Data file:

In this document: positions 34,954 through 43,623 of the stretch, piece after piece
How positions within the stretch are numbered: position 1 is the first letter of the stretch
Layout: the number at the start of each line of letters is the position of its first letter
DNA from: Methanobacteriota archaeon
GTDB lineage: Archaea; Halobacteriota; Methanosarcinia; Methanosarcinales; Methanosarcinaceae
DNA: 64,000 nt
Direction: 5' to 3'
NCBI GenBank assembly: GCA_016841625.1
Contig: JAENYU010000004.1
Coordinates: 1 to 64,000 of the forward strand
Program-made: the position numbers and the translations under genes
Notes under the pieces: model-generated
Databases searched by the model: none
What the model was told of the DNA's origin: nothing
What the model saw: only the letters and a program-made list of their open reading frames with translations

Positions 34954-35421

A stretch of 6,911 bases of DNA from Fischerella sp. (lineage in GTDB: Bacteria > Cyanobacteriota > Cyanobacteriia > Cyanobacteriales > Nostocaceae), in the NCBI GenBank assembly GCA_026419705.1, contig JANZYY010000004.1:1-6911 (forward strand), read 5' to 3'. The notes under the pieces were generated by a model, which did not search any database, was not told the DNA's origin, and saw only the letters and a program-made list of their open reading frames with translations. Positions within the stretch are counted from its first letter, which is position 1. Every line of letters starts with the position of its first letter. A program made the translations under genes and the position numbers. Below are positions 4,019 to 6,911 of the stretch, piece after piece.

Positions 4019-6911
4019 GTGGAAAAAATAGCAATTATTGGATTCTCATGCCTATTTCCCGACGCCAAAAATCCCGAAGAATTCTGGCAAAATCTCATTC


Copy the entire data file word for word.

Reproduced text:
In this document: positions 34,954 through 43,623 of the stretch, piece after piece
How positions within the stretch are numbered: position 1 is the first letter of the stretch
Layout: the number at the start of each line of letters is the position of its first letter
DNA from: Methanobacteriota archaeon
GTDB lineage: Archaea; Halobacteriota; Methanosarcinia; Methanosarcinales; Methanosarcinaceae
DNA: 64,000 nt
Direction: 5' to 3'
NCBI GenBank assembly: GCA_016841625.1
Contig: JAENYU010000004.1
Coordinates: 1 to 64,000 of the forward strand
Program-made: the position numbers and the translations under genes
Notes under the pieces: model-generated
Databases searched by the model: none
What the model was told of the DNA's origin: nothing
What the model saw: only the letters and a program-made list of their open reading frames with translations

Positions 34954-35421

A stretch of 6,911 bases of DNA from Fischerella sp. (lineage in GTDB: Bacteria > Cyanobacteriota > Cyanobacteriia > Cyanobacteriales > Nostocaceae), in the NCBI GenBank assembly GCA_026419705.1, contig JANZYY010000004.1:1-6911 (forward strand), read 5' to 3'. The notes under the pieces were generated by a model, which did not search any database, was not told the DNA's origin, and saw only the letters and a program-made list of their open reading frames with translations. Positions within the stretch are counted from its first letter, which is position 1. Every line of letters starts with the position of its first letter. A program made the translations under genes and the position numbers. Below are positions 4,019 to 6,911 of the stretch, piece after piece.

Positions 4019-6911
4019 GTGGAAAAAATAGCAATTATTGGATTCTCATGCCTATTTCCCGACGCCAAAAATCCCGAAGAATTCTGGCAAAATCTCATTC